By Greg Gibson
This is always a rough week for me. The New York International Antiquarian Book Fair is hauling into view (April 2-6), and there are decisions to be made. What stays? What goes? It's the biggest fair on the circuit and it has the greatest upside in terms of profit potential and meeting new customers. It's also the most expensive of the American fairs, and big city livin' is a real drain on the pocket book.
It would make sense to set aside my best stock for an event such as this, but I'm not a hoarder by nature, and the demands of cash flow must be honored.
So, when good material comes in I think, "This would look great in New York." Then I think of somebody to quote it to, and if it truly is as good as I think it is, they buy it, and I get a hole in my showcase where I'd imagined that item might fit. (Payment may or may not arrive within 30 days.)
Then I have to decide which of the remaining new items are interesting enough to take to the show, and how much I should lard that material with older things from my stock – wonderful items that, for some reason have not yet sold. We all know that booksellers have second sight when it comes to fresh stock. Even if they've never seen my books before, seasoned dealers will always go straight for the fresh material. It's uncanny. So the more old stock I bring, the less the dealers will be involved. But am I doing this show for dealers?
Good question! My sales to dealers account for about a third of my annual gross. Their trade is not to be taken lightly. But at an event like this, I want the heavy hitters in the retail trade and the well funded librarians to see the best of my top notch material, regardless of how "fresh" it may be. I should just start from the top down and bring my 100 (or whatever the number might be) best items.
And where will we dine, and with whom? And what about parking? And will I find enough to buy on the floor during setup – yes, there are books to be bought at the New York show – and will they be the right books? And will I be able to pay for them, let alone sell them later?
Much nocturnal tossing and turning ensures. About the only thing I don't have to worry about is my wardrobe – a source of anxiety for some, I'm sure. I've been wearing the same set of bookfair clothes for a decade. Yes, they're getting ratty and moth eaten, but so am I.
Anyway, here's a no-brainer for New York – one less decision I have to make:
Manuscript. Sea Journal of Samuel Goodhue, Aboard the Ship Sumatra, Salem to Canton, 1830-1831. Watercolor illustrations. Sq. 8vo. About 150 pages of manuscript entries.
This journal was kept by Samuel Goodhue of Salem, an officer aboard the Ship Sumatra, commanded by old China Trade hand Captain Charles Roundy. The Sumatra made regular, and extrememly profitable, (Putnam, "Salem Vessels", pp. 113-114) runs to Canton during this period. The year before she had delivered William Low, his wife, and his niece Harriett to China, where Low was to manage the powerful American trading firm Russell & Co. Harriett Low kept a journal of her stay in China, and she recorded her passage in the Sumatra under Captain Roundy (the journal was subsequently published in 2002 as "Lights and Shadows of a Macao Life"). She mentions the arrival of the Sumatra in 1830, visits the ship and entertains Captain Roundy, who offers to take her back to Salem with him (Low vol. 1, p. 213). However, she never writes about what the ship was actually doing in China. Samuel Goodhue's journal clears that question up in a single entry. “Feb 4 - This day discharged all our opium on board of the Bark Lintin.”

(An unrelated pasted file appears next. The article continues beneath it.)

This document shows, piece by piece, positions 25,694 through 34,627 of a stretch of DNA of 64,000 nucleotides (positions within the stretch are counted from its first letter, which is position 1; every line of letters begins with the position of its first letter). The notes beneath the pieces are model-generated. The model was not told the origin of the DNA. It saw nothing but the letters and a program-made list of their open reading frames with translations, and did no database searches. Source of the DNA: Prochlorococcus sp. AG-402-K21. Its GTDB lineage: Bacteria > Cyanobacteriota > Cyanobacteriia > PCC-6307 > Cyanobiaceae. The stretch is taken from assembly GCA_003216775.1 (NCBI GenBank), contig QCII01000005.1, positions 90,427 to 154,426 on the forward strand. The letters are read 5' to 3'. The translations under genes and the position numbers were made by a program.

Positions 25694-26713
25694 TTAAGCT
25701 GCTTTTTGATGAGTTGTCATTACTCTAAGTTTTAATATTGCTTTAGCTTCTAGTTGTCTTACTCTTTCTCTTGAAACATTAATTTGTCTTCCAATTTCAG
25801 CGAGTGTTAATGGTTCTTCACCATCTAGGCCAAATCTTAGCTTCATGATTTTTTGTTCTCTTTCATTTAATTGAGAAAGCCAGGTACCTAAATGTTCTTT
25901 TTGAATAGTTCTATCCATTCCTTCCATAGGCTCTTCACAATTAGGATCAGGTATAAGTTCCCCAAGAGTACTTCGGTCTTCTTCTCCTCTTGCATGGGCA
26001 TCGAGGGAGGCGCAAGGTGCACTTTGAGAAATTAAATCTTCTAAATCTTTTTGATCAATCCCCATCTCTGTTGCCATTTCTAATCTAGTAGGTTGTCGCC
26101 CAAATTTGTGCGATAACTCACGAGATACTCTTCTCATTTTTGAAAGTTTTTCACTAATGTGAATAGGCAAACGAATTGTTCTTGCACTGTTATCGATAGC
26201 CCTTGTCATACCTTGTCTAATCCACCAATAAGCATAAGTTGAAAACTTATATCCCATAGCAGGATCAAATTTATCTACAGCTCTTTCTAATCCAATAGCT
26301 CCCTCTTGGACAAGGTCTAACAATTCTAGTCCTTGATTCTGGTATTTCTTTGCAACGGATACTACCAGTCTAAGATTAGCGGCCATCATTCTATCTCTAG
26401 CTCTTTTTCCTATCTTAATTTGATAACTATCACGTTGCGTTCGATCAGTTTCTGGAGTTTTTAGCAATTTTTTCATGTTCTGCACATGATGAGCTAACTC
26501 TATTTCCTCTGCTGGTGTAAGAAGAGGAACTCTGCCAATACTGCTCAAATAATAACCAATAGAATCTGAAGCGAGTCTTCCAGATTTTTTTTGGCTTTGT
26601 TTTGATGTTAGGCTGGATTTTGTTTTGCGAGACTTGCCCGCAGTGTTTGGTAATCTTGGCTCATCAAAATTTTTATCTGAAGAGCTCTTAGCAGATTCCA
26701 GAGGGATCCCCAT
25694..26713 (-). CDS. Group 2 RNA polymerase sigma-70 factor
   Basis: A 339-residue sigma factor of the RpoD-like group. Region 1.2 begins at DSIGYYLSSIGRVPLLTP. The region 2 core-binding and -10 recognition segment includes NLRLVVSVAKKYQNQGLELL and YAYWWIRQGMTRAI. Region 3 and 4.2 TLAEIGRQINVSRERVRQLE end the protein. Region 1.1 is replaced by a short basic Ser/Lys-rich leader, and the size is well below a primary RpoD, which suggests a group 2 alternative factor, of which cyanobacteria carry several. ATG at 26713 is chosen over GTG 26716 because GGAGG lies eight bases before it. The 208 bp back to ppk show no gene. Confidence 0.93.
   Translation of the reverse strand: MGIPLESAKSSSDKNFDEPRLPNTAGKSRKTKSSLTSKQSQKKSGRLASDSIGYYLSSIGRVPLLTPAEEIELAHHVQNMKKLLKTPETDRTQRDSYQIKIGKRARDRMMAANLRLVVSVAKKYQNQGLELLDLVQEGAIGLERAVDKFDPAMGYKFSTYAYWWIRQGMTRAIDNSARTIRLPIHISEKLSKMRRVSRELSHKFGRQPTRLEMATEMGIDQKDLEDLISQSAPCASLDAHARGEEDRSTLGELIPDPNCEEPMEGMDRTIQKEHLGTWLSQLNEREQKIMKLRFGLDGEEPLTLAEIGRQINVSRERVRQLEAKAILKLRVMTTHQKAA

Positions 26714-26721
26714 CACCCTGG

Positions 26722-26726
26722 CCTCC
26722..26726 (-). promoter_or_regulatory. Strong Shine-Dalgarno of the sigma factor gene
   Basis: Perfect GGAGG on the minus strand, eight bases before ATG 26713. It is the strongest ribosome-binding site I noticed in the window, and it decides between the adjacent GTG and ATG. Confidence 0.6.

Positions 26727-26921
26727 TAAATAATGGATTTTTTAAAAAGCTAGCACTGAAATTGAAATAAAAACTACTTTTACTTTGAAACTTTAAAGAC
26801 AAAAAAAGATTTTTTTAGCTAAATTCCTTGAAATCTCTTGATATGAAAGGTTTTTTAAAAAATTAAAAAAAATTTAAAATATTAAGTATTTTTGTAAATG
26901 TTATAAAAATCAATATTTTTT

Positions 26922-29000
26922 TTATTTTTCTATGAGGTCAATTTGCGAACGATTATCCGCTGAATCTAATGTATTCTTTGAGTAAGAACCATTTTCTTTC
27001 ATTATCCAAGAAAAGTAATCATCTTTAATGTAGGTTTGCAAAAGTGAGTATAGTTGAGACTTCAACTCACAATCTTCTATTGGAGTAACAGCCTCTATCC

Robert Bennet Forbes, whose arrival in China is noted in this journal, had just taken command of the opium receiving ship Lintin and the Sumatra was supplying it. Eighteen pages are devoted to their stay at Lintin and their activities there. Another twelve pages narrate their journey upriver to Canton. Vessels and captains are named and "receiving ships" are identified. The journal is well written and quite detailed about the journey out and back, as well as a side trip to Manilla and stays at Lintin, Canton, and Macao. It mentions current events and details of life there, such as the murder of an English captain in Canton, and it details their trading activities (rice from Manilla for tea in Canton). It also features water color views of Trinidad, Java Head, St. Barbe, several island groups in the Indian Ocean, a whale, two views of the ship, and a funereal set piece commemorating the death of a shipmate. A rare and important journal from an interesting period in the American China Trade, rich in detail and historic significance. Bound in quarter calf over marbled boards, rebacked with hinges renewed. Text and illustrations in very good condition. $20,000
54th Annual New York Antiquarian Book Fair
April 3 - 6, 2014, Park Avenue Armory
VIP Preview: Thursday 5 – 9 pm
Opening hours: Friday noon – 8 pm, Saturday noon – 7 pm, Sunday noon – 5 pm
For more information please visit the official website!
Learn more about the New York Rare Book Week!
(Posted on Bookman’s Log, presented here by permission of the author.)